dr hemant a sant:

Watch KILLA if you want to relive the fears trials tribulations and the sheer Joy of being a eleven year std 7 th child, a bloy with gang of Boys to deal with and Life whatever it throws to you and your family.Go watch the greens rains seas and beaches of Maharashtra at its pristine self alive even in silence.One is surrounded by symbolic Fortifications ,our doubts our ears our pre concieved notions.One is cowed down by circumstances and lack of material and Human support.Still one finds ones way even f one has a single Mother and few friends that too memories of them .Life teaches you to adapt and come out of the tunnel to see light at end of which your bright future and friends loved ones are waiting.So get up shake out all your webs and slack to walk the talk,climb up the steps of the staircase a ladder of life which looks difficult to you before you just Begin with a right frame of mind,attitude.All of us face the fire before we come up well.So be it young men..Go see the film to relive yours or recharge your 11 year old son or daughter or an Orphan like a Bandya!Contribute to some needy ones growth then.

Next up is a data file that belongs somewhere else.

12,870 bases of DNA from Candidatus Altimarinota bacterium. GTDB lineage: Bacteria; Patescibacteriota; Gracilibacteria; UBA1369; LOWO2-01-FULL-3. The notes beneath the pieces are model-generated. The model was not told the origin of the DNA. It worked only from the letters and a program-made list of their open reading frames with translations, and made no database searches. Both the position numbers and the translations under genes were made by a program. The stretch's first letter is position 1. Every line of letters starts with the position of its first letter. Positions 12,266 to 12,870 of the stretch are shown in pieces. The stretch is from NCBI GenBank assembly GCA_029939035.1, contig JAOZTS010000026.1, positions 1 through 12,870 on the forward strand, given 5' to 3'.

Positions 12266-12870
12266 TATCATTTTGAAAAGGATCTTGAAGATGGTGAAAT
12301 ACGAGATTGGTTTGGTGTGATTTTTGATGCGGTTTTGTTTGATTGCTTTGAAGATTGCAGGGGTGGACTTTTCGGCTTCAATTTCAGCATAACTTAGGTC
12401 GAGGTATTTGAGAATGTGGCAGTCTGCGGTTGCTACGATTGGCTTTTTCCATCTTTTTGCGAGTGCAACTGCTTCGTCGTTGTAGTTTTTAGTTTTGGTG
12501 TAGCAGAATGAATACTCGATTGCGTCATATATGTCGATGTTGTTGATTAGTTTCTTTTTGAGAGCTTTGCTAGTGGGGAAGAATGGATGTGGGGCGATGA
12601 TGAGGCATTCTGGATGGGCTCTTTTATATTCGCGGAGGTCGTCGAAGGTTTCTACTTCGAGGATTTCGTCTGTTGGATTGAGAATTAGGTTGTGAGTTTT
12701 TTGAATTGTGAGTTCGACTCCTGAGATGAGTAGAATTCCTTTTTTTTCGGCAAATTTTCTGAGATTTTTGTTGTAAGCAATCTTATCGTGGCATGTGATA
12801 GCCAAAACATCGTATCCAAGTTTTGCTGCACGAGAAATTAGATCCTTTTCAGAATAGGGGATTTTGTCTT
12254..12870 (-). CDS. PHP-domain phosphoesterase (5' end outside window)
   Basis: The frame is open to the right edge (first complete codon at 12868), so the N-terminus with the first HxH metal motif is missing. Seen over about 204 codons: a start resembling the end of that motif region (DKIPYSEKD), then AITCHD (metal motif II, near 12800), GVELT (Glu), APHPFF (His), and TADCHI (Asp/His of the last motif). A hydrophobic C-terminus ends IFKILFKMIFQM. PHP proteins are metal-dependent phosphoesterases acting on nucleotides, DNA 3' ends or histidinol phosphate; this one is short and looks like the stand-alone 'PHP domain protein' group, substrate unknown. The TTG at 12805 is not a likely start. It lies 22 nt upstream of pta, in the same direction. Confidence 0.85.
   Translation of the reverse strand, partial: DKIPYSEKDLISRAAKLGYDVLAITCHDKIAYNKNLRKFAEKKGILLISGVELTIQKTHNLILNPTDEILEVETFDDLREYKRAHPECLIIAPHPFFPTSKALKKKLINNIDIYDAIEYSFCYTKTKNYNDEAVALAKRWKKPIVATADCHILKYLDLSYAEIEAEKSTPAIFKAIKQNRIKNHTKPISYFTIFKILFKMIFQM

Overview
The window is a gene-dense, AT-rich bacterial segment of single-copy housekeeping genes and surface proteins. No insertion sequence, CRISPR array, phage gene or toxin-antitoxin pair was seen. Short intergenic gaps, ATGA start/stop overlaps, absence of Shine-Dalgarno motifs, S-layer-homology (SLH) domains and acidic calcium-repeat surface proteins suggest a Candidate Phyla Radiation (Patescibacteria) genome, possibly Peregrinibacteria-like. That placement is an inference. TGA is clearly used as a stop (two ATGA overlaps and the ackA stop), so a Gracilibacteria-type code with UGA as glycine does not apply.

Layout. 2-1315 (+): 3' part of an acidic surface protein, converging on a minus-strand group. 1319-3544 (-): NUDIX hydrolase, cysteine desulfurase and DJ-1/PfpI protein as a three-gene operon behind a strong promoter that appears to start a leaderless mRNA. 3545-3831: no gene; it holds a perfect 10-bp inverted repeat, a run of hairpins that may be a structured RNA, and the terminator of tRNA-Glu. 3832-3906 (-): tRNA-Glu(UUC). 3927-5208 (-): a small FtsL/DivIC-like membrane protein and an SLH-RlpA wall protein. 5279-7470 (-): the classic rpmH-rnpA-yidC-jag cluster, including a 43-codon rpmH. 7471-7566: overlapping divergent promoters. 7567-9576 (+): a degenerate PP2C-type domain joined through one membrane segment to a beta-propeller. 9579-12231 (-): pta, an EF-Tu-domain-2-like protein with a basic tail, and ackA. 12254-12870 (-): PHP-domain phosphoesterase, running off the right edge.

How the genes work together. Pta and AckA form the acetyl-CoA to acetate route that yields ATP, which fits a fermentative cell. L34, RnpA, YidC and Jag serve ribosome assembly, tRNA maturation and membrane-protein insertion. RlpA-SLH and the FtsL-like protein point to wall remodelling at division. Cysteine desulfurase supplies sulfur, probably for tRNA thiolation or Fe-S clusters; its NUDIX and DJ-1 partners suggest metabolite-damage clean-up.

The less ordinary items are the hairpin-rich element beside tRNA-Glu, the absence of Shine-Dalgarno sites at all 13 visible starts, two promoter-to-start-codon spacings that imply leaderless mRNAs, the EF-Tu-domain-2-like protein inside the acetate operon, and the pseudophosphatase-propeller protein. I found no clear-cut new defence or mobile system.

Nafees Ahmed:

Loved reading your review. Liked the way you have mentioned tiny details about the film, but I certainly differ about your statement that "it seems to focus more on the monsoon bit than the young boy."